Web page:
Understanding hazard is at the same time the starting point for understanding risk and the least controversial part of risk in the context of the PAR model and of conceptualising risk. Hazard in this context is, in most cases, the natural component. Following the debates about the use and discontinuation of the use of ‘natural disaster’ [6,7,8], hazard can be understood as the only (potentially) natural component of disasters. Hazards exist in nature and society in all forms, including traditional natural hazards such as geo-hazards (e.g. earthquakes or volcanic eruptions), hydro-hazards (e.g. tsunamis or floods), or—in the context of this paper most important—biohazards (such as all disease-causing micro-organisms). A separate category in this context is technological hazards, which are not per se natural but driven by human action. The term and concept hazard does, however, make no comment about the level of risk these hazards pose to humans (or animals, the environment, society, or the economy for that matter). In order to understand the potential risk associated with a hazard the dimension of vulnerability is necessary.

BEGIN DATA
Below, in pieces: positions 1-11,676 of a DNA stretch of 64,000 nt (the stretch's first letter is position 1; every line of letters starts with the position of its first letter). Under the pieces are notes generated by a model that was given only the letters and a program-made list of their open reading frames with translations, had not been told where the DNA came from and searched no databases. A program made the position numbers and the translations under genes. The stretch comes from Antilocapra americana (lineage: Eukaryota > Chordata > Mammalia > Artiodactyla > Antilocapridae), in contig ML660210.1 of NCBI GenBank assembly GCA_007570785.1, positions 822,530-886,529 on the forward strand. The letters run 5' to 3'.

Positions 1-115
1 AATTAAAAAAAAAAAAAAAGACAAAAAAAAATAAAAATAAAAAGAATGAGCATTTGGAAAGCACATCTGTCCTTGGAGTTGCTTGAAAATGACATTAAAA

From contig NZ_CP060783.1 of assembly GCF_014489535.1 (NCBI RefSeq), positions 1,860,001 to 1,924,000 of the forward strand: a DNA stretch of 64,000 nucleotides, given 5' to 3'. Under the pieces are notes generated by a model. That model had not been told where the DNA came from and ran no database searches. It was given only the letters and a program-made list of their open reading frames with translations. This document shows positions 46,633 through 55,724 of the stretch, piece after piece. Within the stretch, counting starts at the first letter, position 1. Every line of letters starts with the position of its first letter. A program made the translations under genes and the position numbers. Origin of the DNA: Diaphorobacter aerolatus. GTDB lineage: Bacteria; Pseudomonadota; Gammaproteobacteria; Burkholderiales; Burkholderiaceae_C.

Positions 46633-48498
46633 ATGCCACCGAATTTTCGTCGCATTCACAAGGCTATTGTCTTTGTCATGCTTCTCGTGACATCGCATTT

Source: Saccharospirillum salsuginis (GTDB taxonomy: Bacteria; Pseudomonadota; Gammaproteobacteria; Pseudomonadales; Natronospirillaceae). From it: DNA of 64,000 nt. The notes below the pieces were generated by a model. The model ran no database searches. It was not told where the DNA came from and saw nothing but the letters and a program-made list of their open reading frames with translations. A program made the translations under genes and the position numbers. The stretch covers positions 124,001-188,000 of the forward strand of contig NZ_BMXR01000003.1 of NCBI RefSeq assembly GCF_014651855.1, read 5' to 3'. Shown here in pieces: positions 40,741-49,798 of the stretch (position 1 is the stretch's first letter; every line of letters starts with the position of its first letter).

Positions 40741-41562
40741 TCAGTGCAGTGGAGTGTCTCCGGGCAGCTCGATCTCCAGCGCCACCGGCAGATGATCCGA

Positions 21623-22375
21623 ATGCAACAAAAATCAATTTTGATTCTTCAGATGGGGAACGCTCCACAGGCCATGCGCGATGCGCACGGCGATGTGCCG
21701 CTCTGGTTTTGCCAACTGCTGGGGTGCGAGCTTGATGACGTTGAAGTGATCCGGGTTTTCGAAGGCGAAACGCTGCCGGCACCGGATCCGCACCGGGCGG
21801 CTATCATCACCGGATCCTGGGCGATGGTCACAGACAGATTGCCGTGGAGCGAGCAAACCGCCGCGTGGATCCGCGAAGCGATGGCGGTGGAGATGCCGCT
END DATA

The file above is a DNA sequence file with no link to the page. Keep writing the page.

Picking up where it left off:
Vulnerability lies at the heart of the conceptualisation of risk and of the traditional PAR model. Vulnerability is key component of risk and risk itself does not exist without vulnerability . Vulnerability can be roughly defined as a function of exposure and susceptibility and can be applied to humans, environmental entities or societal or even technical structures.
Most—if not all—elements traditionally in the medical, health and epidemiology field termed ‘risk factors’ fall within the category of vulnerability and can be either on the exposure or on the susceptibility side. “Susceptibility is a capacity characterizable by a set of intrinsic and extrinsic factors that modify the impacts of a specific exposure upon risks/severity of outcomes in an individual or population”  while exposure characterises the likelihood of an encounter with the disease-causing organism and the level or strength of this encounter.
Vulnerability in this context plays a part in both likelihood and severity of disease and disease outbreaks for both individual patients and entire populations. The introduction of the concept of vulnerability is not meant to replace the concept of a risk factor but rather to offer a better understanding of why risk factors are risk factors and the underlying mechanisms of these risk factors, as well as to offer approaches to reduce the risk of diseases by reducing (human) vulnerability.